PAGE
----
Identifying and correctly reporting ‘cash cancelled’ and ‘net settled’ share-based awards – where employees acquire cash rather than shares in respect of some or all of the award which can affect the availability of corporation tax relief – can also be challenging. HMRC published new guidance on the corporation tax treatment of ‘cash cancelling’ or ‘net-settling’ employee share awards in July 2023, which employers should review as part of their 2023/24 employment-related securities reporting to ensure that the submitted returns are consistent with that guidance, if applicable. Note for this purpose that specific reporting of ‘net-settled’ share awards is required in the ERS return.

What do employers need to do now?

Employers can prepare for the 2023/24 share plan reporting and, where required, begin the registration process (ideally before the end of April), by considering the following points:

  • Were any new plans or other reportable arrangements established in 2023/24 and, if so, is a new plan registration required?
  • Were changes made to existing SAYE, CSOP, SIP or EMI plans that affect their tax-advantaged status?
  • Is the operation of the share plans fully understood, for example:
    • If a plan provides for conditional share awards (otherwise known as Restricted Stock Units or ‘RSUs’), should these be reported as securities options (this can be a complex question with wider implications)?
    • If a plan provides for both RSUs and ‘Restricted Stock Awards’, how are actual awards structured?
    • Are the shares acquired subject to restrictions (this is common in private companies and continental plans)? and
    • Are awards ‘cash cancelled’ or ‘net settled’ (and if so, how does this affect the UK corporation tax relief position and are calculations consistent with HMRC’s guidance published in July 2023)?
  • Which reportable events have occurred, and which stakeholders (e.g. HR, payroll, tax, legal, company secretarial) have the data required?
  • Is the information needed to report easily accessible and robust, particularly concerning mobile employees?
  • Are UK and overseas data protection compliance positions concerning employee share plans adequate, in particular where personal data will be transmitted internationally to allow completion of the annual returns?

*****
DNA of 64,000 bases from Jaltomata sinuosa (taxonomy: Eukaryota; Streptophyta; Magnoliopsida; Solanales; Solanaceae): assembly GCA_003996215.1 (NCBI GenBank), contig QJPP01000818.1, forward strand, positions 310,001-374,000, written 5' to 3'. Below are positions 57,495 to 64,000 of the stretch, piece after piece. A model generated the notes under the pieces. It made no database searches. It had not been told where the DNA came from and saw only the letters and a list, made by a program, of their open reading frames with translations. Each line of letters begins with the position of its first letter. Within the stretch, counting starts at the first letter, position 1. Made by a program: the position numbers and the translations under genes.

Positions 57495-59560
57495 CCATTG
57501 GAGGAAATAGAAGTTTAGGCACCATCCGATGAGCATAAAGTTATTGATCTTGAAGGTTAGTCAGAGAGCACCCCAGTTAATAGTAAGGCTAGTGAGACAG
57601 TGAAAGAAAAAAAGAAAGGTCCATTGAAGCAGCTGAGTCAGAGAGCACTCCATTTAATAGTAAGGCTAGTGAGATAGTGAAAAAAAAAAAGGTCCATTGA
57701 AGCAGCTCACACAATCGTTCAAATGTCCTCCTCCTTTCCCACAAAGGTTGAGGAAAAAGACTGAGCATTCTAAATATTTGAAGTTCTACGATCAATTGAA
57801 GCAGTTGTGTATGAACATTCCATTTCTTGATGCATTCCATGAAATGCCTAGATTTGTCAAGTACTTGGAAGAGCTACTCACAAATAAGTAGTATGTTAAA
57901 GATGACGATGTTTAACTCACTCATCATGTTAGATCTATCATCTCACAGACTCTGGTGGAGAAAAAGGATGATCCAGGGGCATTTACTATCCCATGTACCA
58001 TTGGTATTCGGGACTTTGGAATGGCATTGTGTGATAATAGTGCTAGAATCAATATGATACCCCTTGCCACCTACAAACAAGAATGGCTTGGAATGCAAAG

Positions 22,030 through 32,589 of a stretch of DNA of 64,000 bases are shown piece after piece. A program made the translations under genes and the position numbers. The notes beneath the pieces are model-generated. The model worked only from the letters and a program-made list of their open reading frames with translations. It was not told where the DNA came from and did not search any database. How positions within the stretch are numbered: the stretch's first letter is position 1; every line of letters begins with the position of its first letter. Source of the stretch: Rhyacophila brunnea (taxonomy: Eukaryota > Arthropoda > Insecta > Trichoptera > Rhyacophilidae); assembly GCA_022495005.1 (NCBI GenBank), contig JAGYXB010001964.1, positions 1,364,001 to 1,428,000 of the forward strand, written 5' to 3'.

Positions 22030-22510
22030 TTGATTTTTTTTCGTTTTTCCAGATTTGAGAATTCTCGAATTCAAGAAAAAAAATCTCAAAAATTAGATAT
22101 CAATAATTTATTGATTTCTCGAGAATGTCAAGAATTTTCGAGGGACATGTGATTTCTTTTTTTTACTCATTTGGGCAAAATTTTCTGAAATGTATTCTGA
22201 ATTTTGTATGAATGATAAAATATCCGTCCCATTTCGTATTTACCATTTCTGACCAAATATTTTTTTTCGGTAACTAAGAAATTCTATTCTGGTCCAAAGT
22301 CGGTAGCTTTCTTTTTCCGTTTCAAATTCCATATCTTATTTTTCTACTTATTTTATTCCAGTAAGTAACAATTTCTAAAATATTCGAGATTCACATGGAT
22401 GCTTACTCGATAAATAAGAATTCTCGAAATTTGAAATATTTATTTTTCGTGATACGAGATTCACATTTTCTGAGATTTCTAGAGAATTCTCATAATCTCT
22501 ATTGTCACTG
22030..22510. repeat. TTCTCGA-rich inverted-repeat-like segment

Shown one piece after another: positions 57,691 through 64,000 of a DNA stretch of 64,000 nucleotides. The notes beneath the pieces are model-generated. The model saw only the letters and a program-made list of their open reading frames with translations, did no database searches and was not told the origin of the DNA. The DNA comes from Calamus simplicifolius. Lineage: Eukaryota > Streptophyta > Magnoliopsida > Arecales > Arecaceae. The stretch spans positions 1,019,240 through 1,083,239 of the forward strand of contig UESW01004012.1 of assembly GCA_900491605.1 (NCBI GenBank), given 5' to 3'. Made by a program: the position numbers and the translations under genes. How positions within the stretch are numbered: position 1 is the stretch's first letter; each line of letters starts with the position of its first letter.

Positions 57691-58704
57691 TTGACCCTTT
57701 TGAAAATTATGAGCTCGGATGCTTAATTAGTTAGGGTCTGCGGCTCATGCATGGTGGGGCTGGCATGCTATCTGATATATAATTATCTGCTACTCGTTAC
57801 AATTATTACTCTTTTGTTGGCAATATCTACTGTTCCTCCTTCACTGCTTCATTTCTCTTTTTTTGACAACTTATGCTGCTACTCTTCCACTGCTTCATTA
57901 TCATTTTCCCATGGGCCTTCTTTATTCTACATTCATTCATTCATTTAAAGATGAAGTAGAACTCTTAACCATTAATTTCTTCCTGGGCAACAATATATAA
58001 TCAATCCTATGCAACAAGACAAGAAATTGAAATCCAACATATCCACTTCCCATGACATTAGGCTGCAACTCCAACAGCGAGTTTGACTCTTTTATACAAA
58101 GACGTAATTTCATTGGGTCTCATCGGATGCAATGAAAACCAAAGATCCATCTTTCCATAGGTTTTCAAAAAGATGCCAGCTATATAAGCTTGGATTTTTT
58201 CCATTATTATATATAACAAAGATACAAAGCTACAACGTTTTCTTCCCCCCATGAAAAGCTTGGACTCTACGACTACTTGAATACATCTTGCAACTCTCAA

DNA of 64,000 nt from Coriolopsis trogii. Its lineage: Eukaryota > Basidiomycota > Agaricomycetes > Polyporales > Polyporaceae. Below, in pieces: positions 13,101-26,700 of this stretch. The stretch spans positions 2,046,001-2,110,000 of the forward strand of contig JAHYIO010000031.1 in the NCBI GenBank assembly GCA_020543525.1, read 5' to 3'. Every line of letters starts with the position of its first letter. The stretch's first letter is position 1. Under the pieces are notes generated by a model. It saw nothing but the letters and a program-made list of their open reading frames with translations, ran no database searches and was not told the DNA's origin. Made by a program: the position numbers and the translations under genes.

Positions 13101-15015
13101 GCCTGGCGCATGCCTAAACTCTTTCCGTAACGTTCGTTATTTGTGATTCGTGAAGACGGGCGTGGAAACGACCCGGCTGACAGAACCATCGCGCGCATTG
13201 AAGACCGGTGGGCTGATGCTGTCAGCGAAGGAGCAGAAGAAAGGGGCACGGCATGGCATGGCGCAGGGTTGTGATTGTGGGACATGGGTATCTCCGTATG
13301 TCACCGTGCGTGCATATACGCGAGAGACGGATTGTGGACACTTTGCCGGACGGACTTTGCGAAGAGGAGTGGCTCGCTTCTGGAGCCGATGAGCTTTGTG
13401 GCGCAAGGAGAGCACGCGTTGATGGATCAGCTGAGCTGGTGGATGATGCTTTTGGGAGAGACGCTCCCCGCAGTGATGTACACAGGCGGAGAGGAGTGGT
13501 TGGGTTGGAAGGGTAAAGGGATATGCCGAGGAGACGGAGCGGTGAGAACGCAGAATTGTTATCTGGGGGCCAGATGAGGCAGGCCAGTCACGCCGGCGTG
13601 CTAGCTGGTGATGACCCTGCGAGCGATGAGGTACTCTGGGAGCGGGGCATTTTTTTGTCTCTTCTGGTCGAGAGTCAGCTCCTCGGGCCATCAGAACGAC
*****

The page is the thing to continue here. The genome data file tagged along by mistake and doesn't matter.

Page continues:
• Where employees with share-based awards do not have National Insurance Numbers (NINOs), can dates of birth and the reason a NINO is not held be confirmed to enable correct reporting? and
  • Are payroll withholding positions robust – for example:
    • For private companies, are the company’s shares ‘readily convertible assets’ within the PAYE regime (this must be kept under regular review)?
    • Do the payroll reports reconcile to share plan data held by the group reward team and, where relevant, the share plan administrator?
    • Have all leavers in the tax year (with both good and bad leaver status) been correctly captured across each share plan and dealt with correctly?
    • Have the relevant tax accrual accounts been reconciled against the payroll submissions detailing remittances to HMRC?
    • Are there any potential PAYE underpayments, and/or amounts that need to be recovered from employees? and
    • Are processes robust enough to ensure all areas are compliant and adhere to the requirements of Senior Accounting Officer (SAO) reporting, if this is relevant?

What else should employers consider in relation to employee share plans?

At Tax Administration and Maintenance Day on 18 April 2024, the Government might announce the outcome of last year’s consultations on potential improvements to tax-advantaged SAYE plans and SIPs, and potential changes to the tax regimes for employee ownership trusts (and other employee benefit trusts).

Employers who operate an SAYE plan should also consider how they might respond to the further halving of the CGT annual exemption from 6 April 2024, and its potential impact on SAYE plan participants.

Given that the dividend allowance also reduces to £500 from 6 April 2024, would it be helpful to prepare employee guidance notes to help employees with tax reporting of any share plan dividends or gains?

How will the proposed repeal of the ‘non-domicile’ rules and replacement with the new ‘Foreign Income and Gains’ regime due to take effect from 6 April 2025 affect employee share plan participants?

Though not linked to 2023/24 employment-related securities reporting, employers should monitor these potential developments, and what they might mean for employee share plans as part of their employee value proposition, and for how those share plans operate.

How KPMG can help

KPMG in the UK has extensive experience supporting companies to complete and submit their annual employee share plan returns, and ensuring compliance with the relevant, PAYE, social security and corporation tax rules. We can also review prior years and assist with any remediation that might be required.